Choose quality over quantity. It's the moment you dread.  You've spent the whole day caring for students or clients and then you forget to bring the right snack for the afterschool club.  Then your child, the one you love the most, shows up feeling defeating, because instead of his favorite homemade granola bars, you had to settle for the store bought variety.  Of course life happens and children have to learn to accept disappointment, but that look he gives you breaks your heart.  Knowing your children, and their love language, can really help you make the most of your moments together.  choosing to do the one thing that each of them really values will keep you from running around like crazy, accomplishing nothing.

Over the years, I've missed practices or even games with my kids, but the important ones were non-negotiable.  A little planning helps you know which is which and saves hurt feelings in the future. My 11 year old's love language is quality time.  I can fill her tank in some super simple ways like cooking together, cleaning her room with her or even watching a movie beside her on the couch. I can also usually tell when her tank is running low if she's been a little more moody or her behavior is off, and that keeps me from having to be a nagging, punishing mom when all she really needs is my time.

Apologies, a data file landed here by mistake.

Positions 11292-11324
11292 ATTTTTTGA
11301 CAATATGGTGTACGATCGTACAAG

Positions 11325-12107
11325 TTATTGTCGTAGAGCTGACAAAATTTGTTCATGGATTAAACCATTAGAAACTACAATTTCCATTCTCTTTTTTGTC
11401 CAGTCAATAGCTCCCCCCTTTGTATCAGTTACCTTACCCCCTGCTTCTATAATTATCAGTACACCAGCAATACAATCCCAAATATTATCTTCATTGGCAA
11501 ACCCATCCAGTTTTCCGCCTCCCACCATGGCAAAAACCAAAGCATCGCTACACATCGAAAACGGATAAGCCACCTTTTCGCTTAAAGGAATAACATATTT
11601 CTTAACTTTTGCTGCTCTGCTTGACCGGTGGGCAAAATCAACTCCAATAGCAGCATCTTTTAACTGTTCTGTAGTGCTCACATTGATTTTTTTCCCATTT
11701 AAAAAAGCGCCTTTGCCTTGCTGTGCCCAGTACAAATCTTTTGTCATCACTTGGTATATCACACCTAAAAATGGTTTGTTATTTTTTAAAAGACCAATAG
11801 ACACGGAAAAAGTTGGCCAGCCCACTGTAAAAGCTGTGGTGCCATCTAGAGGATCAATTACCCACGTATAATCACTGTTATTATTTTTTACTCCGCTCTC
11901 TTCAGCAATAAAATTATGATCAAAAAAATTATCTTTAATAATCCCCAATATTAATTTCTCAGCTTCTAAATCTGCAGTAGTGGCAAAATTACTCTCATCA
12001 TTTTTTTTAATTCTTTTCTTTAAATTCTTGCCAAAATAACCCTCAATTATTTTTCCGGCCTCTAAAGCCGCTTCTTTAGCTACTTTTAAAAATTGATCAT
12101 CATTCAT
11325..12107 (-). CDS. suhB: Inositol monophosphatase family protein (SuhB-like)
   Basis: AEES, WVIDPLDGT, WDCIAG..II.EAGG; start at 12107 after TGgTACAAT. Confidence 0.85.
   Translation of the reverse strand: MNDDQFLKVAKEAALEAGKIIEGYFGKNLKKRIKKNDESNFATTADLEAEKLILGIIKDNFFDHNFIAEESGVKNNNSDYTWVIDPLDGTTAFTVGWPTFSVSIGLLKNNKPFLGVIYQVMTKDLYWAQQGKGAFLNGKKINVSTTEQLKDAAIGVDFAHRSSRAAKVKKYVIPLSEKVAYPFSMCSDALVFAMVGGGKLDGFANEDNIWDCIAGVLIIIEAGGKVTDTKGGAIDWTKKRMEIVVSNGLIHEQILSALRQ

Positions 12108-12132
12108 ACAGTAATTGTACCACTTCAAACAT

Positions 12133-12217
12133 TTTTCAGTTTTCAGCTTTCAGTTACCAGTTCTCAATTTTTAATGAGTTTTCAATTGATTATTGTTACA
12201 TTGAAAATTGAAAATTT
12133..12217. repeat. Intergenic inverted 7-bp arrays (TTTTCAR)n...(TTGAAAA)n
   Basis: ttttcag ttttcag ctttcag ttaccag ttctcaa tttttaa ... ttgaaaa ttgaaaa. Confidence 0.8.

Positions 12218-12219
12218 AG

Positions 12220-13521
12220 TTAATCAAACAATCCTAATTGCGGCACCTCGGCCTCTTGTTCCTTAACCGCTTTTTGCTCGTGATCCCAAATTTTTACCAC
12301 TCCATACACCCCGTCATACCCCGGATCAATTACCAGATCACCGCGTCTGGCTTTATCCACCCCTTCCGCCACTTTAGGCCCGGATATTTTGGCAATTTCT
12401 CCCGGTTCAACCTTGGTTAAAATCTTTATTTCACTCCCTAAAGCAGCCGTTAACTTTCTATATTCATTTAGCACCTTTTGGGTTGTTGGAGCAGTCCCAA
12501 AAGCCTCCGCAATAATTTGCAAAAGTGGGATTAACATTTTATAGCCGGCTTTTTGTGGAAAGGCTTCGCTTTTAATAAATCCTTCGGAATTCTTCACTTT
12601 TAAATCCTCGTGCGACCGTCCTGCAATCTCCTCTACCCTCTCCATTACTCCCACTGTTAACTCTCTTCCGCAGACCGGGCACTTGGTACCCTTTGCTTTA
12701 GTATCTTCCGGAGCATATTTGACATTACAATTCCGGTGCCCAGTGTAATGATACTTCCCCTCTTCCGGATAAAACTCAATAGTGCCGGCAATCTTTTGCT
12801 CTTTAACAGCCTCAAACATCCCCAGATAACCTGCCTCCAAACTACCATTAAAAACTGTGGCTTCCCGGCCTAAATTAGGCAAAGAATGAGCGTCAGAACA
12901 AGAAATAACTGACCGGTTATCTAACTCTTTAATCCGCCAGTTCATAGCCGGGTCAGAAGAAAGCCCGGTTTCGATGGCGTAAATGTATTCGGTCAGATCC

Set your battle plan. Paper planner, online planner, phone calendar, whichever you choose, winging it will rarely feel like a mom who gets things done. Leaving room for some spontaneity is always nice, but some of the biggest mommy fail moments come from a lack of planning. I like to start small then work my way up.